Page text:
If you have been diagnosed with obstructive sleep apnea, or you suspect you may have sleep apnea, you likely have started to do research on possible ways to treat it. And that’s a great thing! Sleep apnea is more than just loud snoring that might be bothering your partner when you sleep—it’s a dangerous condition with huge health repercussions, including increased risk for a heart attack, stroke, and more. One of the most common ways to correct the problem is a CPAP machine. But some people find the idea of strapping a machine on, and all the tubes and wires involved to be uncomfortable and frustrating. The good news for those people with mild to moderate sleep apnea is this: oral appliances can treat your sleep apnea and get you on your way to satisfying, blissful sleep. But how do oral appliances treat sleep apnea?
What is sleep apnea?
To understand how oral appliances can help, we’ve got to start with what is happening in your mouth and throat when you have obstructive sleep apnea. You likely know that if you have sleep apnea, you stop breathing several times throughout the night. With obstructive sleep apnea, this is because your airway is being blocked—but what is getting in the way? It turns out your own tongue or soft tissue is pressing against the back of your throat, preventing you from breathing as usual. Usually this is because your lower jaw is relaxing back in your mouth, causing the back of your tongue to close off the airway.
What are oral appliances?
An oral appliance is a device, like a retainer, that is custom fit to your mouth. It is removable, so you only put it in at night and can take it out in the morning.
How do oral appliances help?
Your oral appliance holds your lower jaw in a forward position, keeping your airway open. This allows you to continue breathing throughout the night, which is the key to both restful sleep and, as a bonus, prevents or minimizes snoring.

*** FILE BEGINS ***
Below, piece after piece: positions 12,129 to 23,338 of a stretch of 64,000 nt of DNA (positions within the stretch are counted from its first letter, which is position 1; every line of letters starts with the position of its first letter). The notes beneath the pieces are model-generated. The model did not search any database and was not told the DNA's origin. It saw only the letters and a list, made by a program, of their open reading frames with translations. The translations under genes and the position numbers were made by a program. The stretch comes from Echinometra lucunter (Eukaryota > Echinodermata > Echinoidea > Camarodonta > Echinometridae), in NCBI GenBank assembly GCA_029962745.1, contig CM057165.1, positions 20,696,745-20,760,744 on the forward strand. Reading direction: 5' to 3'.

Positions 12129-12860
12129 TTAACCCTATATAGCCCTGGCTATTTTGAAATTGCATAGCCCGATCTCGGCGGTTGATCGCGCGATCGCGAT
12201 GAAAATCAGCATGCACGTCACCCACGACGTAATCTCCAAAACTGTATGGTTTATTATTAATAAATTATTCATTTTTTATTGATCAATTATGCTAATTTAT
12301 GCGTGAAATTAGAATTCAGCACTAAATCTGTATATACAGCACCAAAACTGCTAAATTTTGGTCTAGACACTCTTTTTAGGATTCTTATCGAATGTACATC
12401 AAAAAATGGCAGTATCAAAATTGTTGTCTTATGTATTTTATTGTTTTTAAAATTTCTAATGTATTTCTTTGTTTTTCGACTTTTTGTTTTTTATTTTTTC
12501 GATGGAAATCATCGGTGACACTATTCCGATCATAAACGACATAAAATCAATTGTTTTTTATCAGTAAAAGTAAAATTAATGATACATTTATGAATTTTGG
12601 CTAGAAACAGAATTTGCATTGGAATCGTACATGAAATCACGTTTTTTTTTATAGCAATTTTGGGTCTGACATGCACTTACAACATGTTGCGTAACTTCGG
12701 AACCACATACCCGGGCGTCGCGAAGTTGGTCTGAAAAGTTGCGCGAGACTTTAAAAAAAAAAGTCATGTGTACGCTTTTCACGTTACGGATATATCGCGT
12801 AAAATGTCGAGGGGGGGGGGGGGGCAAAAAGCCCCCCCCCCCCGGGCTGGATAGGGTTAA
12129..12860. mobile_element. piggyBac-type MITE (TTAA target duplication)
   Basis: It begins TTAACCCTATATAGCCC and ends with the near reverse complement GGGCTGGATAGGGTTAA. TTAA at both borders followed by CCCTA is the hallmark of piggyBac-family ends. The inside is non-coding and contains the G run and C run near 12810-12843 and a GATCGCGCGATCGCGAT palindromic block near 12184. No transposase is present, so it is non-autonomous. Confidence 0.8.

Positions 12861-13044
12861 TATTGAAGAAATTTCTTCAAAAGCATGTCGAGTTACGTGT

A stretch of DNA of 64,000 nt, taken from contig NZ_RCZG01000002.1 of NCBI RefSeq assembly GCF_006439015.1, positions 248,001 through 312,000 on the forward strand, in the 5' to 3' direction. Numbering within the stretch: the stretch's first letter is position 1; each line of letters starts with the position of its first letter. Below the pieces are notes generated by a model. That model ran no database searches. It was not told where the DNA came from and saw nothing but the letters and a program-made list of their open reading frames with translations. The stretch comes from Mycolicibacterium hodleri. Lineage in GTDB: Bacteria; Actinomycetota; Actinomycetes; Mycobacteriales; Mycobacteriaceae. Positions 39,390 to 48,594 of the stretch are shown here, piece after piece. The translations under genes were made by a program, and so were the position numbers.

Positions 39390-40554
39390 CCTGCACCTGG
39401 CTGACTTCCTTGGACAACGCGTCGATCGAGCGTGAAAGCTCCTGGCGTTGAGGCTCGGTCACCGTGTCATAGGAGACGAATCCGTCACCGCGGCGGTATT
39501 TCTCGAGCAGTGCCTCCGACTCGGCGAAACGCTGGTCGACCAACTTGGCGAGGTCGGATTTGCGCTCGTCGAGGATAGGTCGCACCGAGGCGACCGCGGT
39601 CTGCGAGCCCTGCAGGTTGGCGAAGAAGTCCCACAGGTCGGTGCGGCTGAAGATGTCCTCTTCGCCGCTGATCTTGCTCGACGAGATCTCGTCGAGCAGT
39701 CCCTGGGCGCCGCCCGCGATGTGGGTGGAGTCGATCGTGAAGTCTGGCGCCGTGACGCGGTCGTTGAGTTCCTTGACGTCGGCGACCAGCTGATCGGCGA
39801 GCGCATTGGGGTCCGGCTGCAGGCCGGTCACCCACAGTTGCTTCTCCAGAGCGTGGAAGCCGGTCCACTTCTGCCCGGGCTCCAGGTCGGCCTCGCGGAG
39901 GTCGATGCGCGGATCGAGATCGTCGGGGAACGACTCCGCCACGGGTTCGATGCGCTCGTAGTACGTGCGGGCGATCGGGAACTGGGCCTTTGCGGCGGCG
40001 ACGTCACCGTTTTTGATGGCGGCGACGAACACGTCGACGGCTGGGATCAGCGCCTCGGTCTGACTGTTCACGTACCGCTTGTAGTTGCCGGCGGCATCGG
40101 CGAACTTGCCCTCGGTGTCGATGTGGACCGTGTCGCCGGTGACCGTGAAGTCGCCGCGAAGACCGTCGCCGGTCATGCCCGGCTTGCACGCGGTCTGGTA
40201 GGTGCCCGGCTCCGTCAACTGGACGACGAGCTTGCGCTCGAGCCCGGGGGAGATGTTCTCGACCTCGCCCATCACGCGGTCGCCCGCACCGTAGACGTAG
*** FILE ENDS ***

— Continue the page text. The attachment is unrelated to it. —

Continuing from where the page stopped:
How do I know if an oral appliance will work for my sleep apnea?
Oral appliances are an excellent treatment option for people who have mild to moderate obstructive sleep apnea. They also are an option for people who can’t tolerate CPAP machines. If you know or suspect you have obstructive sleep apnea, your sleep-qualified dentist can get you started with a home sleep study to determine if an oral appliance is the right course of treatment.
How do I get started with an oral appliance?
Getting started is easy—visit a dentist who is qualified in sleep dentistry. At Rondeau and Associates, we offer a consultation where we do a series of tests to determine if we think an oral appliance is appropriate. Then we take more thorough records and have you complete a home sleep study. From there, you are fitted for an oral appliance and treatment can begin. You’ll be on your way to restful sleep and good health!
When you visit Rondeau and Associates, you are in good hands. Dr. Rondeau is a member of the Academy of Dental Sleep Medicine. You may think that sleep dentistry is a new field, but Dr. Rondeau has been treating patients for both snoring and sleep apnea with oral appliances for 18 years.